After closing its doors in 2016, rehearsal studio and live music venue Rubber Gloves is set to reopen this August following a renovation that includes new sound equipment, rehearsal rooms, indoor and outdoor stages and a new bar.
The venue first opened in 1997 by a couple who took over the space that formerly housed The Argo, a music venue that had closed then. By taking over the space, Rubber Gloves started to do their own shows.
Josh Baish, who is the creative director of the project and oversaw the renovations, previously worked as a bartender on Fry Street in the late nineties, and saw the potential of the space.
“My grandparents had passed away and left me some money for college, but I had already dropped out at that point,” he said. “So, I took it and bought this place and with the intention of basically turning it into what you see today.”
With the reopening, Baish wants Rubber Gloves to “be your outlet” when it comes to music.
“We’re a blank canvas, and we let the musicians dictate what happens, I have no control over that,” Baish said. “Nor do I want any control over that.”
While he is not a musician, Baish said he is a music lover and does not want the venue to lose its identity. While he said he would love to see Rubber Gloves merchandise in major stores, the ultimate goal is to put Denton back on the map.
Giving the opportunity for Rubber Gloves to reopen is Rob Houdek, a UNT graduate, who invested into the venue after his son’s band played there before it originally closed.
Houdek, who retired in 2013 and moved back here in 2014, said music is “part of the fabric” of Denton. He said he felt compelled to give back to the community and investing was the way to do so.
“This side of town has so much potential,” Houdek said.
After investing, Houdek said he decided to keep the original building because if they bulldozed the area “the music would have escaped.”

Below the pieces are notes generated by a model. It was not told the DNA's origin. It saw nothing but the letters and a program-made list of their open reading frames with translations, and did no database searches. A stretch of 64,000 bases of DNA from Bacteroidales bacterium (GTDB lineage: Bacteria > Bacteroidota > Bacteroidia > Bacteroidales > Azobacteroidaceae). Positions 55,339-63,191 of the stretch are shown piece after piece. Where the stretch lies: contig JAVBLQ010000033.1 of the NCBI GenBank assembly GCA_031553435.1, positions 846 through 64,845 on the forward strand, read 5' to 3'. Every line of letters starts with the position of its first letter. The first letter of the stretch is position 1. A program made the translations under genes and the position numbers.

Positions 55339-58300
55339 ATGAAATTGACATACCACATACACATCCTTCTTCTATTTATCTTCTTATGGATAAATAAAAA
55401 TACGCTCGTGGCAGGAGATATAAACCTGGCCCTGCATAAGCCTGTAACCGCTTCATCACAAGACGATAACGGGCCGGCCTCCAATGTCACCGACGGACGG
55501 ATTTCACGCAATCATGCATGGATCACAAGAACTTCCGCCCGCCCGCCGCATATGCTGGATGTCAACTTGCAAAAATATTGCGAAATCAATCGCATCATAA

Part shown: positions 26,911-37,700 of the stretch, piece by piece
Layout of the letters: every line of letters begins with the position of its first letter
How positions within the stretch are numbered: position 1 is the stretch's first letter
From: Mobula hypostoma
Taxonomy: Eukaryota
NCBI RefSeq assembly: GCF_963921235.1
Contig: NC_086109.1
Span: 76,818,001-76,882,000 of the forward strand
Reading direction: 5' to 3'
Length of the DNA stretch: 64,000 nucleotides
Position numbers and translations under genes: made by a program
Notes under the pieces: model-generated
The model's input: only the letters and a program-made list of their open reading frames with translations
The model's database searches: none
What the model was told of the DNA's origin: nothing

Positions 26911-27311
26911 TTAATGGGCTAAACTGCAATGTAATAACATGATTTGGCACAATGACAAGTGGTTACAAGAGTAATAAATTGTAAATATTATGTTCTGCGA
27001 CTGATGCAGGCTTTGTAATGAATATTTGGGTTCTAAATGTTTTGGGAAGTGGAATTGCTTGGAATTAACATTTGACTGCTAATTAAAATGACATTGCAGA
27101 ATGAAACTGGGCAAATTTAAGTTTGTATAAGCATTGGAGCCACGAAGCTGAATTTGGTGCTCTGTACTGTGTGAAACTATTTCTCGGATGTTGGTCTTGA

While Houdek did not pursue music as part of his academic career, he is a member of the UNT Alumni Association board, and is hoping to build more future relations with the school, stressing that they “need to be engaged in this community.”
While Baish and Houdek are behind the vast majority of the rebirth of Rubber Gloves, there has been grassroots following of the establishment dating back nearly two decades. Someone who has followed the history of Rubber Gloves is Chad Withers, an ex-patron since 2001, and a recent hire for its relaunch as a booker.
Knowing he had the opportunity to be involved with the restoration of one of his favorite Denton locations, Withers said he knew he could be a good fit.
“I kind of made my pitch about what I can bring to the table, and my thoughts aligned with Rob and Josh for what their vison for the club is going to be,” he said.
At time of the original closing, Withers said he was “bummed, really sad” due to how much the establishment had meant to him over the years.
“Part of that went away with it,” he said. “The spirit was still here.”
The fact that the crew is able to relaunch in such a big way is what excites Withers the most. He said he views Rubber Gloves as an “outgrowth of the community,” and said being able to have a lot of the resources and elements of downtown places is what will make Rubber Gloves able to reach their artistic goals.
“As far as a place like this, it’s not just a bar but also a community hub,” Withers said. “That is what we are striving for, to be a place to serve the community.”